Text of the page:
This post documents the complete walkthrough of OpenKeyS, a retired vulnerable VM created by polarbearer and GibParadox, and hosted at Hack The Box. If you are uncomfortable with spoilers, please stop reading now.

On this post

Background

OpenKeyS is a retired vulnerable VM from Hack The Box.

Information Gathering

Let’s start with a masscan probe to establish the open ports in the host.

# masscan -e tun0 -p1-65535,U:1-65535 10.10.10.199 --rate=500

Starting masscan 1.0.5 (http://bit.ly/14GZzcT) at 2020-07-26 13:44:02 GMT
 -- forced options: -sS -Pn -n --randomize-hosts -v --send-eth
Initiating SYN Stealth Scan
Scanning 1 hosts [131070 ports/host]
Discovered open port 80/tcp on 10.10.10.199
Discovered open port 22/tcp on 10.10.10.199

Really?! Just two open ports. Let’s do one better with nmap scanning the discovered ports to establish their services.

# nmap -n -v -Pn -p22,80 -A --reason 10.10.10.199 -oN nmap.txt
...
PORT   STATE SERVICE REASON         VERSION
22/tcp open  ssh     syn-ack ttl 63 OpenSSH 8.1 (protocol 2.0)
| ssh-hostkey:
|   3072 5e:ff:81:e9:1f:9b:f8:9a:25:df:5d:82:1a:dd:7a:81 (RSA)
|   256 64:7a:5a:52:85:c5:6d:d5:4a:6b:a7:1a:9a:8a:b9:bb (ECDSA)
|_  256 12:35:4b:6e:23:09:dc:ea:00:8c:72:20:c7:50:32:f3 (ED25519)
80/tcp open  http    syn-ack ttl 63 OpenBSD httpd
| http-methods:
|_  Supported Methods: GET HEAD
|_http-title: Site doesn't have a title (text/html).

No shit. Here’s what the http service looks like.

Directory/File Enumeration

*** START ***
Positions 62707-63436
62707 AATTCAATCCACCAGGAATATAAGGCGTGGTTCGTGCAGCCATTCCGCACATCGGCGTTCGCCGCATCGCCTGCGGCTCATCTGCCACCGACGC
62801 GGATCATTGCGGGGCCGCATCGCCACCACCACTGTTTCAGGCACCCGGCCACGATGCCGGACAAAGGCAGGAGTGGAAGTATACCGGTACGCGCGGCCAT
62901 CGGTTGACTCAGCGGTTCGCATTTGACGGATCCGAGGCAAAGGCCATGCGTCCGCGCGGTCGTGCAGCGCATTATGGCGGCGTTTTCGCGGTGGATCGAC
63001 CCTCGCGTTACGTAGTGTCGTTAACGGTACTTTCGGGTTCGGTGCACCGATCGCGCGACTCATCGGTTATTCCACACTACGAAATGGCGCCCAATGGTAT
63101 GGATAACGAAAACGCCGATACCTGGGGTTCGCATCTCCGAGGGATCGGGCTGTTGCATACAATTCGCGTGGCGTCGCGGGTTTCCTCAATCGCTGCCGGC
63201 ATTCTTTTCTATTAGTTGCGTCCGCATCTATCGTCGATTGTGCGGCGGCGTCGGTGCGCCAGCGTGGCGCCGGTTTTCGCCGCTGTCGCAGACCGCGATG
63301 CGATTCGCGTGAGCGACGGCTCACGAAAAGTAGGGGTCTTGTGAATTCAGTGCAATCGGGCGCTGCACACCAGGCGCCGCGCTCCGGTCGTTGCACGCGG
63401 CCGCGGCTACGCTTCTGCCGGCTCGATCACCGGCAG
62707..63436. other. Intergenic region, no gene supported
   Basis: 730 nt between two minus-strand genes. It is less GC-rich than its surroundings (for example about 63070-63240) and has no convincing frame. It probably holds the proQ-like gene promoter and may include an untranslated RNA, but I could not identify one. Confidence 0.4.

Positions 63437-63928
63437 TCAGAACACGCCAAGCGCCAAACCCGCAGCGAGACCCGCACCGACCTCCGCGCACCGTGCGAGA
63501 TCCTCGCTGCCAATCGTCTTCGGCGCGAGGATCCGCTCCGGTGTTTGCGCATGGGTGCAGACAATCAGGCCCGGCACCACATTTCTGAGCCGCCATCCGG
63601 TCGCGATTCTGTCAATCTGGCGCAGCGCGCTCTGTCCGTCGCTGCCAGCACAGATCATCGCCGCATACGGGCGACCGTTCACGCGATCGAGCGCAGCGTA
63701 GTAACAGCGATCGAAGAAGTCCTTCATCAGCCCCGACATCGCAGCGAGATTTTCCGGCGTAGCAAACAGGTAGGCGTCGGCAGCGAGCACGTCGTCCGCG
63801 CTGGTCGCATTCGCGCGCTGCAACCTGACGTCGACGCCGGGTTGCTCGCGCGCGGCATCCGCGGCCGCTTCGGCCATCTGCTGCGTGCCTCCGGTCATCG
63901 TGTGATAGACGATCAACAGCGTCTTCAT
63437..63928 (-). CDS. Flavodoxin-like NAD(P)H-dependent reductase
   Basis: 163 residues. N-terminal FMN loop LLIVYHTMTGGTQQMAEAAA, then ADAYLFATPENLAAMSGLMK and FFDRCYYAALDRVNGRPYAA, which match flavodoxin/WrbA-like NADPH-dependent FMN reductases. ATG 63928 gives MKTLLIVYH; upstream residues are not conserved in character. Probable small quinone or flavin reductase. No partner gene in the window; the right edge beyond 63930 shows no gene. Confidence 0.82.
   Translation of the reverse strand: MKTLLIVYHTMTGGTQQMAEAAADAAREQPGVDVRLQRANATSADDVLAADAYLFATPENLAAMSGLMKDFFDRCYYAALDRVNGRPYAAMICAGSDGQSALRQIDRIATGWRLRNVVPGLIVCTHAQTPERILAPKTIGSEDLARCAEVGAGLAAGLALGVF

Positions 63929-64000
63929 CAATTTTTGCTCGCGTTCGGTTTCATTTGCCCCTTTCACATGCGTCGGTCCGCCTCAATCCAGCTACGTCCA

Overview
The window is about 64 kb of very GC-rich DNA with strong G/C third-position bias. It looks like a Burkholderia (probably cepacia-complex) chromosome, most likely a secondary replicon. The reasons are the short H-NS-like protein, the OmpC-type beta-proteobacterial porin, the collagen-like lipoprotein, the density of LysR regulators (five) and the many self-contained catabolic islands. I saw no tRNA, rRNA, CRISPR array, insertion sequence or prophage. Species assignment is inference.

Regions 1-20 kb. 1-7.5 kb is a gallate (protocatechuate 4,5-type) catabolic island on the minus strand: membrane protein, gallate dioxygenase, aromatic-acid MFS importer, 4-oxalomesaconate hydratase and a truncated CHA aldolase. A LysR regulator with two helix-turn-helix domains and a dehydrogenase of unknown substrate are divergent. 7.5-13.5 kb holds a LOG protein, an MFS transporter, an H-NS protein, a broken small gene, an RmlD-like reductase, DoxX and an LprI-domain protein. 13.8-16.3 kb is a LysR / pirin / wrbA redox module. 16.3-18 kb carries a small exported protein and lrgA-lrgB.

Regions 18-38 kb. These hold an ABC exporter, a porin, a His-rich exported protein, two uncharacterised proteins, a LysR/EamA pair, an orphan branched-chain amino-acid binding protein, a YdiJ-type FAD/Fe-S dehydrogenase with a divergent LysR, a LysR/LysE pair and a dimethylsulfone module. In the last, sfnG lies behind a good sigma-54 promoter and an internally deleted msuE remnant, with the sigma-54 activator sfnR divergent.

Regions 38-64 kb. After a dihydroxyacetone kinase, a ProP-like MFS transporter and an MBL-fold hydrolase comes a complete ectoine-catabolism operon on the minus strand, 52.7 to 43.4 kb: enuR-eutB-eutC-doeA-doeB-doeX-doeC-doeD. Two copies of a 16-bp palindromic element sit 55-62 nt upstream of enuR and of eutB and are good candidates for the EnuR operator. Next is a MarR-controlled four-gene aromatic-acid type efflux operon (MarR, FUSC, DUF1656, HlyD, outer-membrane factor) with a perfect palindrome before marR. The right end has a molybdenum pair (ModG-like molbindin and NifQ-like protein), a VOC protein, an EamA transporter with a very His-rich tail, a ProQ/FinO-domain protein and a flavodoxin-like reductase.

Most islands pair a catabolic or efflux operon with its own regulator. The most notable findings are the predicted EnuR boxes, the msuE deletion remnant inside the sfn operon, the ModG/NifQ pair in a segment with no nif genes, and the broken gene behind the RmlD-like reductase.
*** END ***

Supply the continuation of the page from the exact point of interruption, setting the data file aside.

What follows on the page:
Let’s see what we can find with gobuster and SecLists.

# gobuster dir -w /usr/share/seclists/Discovery/Web-Content/raft-small-directories-lowercase.txt -t 20 -x php,txt,htm,html -e -u http://10.10.10.199/
===============================================================
Gobuster v3.0.1
by OJ Reeves (@TheColonial) & Christian Mehlmauer (@_FireFart_)
===============================================================
[+] Url:            http://10.10.10.199/
[+] Threads:        20
[+] Wordlist:       /usr/share/seclists/Discovery/Web-Content/raft-small-directories-lowercase.txt
[+] Status codes:   200,204,301,302,307,401,403
[+] User Agent:     gobuster/3.0.1
[+] Extensions:     php,txt,htm,html
[+] Expanded:       true
[+] Timeout:        10s
===============================================================
2020/07/26 14:02:36 Starting gobuster
===============================================================
http://10.10.10.199/css (Status: 301)
http://10.10.10.199/js (Status: 301)
http://10.10.10.199/includes (Status: 301)
http://10.10.10.199/images (Status: 301)
http://10.10.10.199/index.html (Status: 200)
http://10.10.10.199/index.php (Status: 200)
http://10.10.10.199/fonts (Status: 301)
http://10.10.10.199/vendor (Status: 301)
Progress: 5824 / 17771 (32.77%)^C
[!] Keyboard interrupt detected, terminating.
===============================================================
2020/07/26 14:09:47 Finished
===============================================================

This sure looks interesting.

Recovery of auth.php.swp

Let’s see what information is available in the swap file.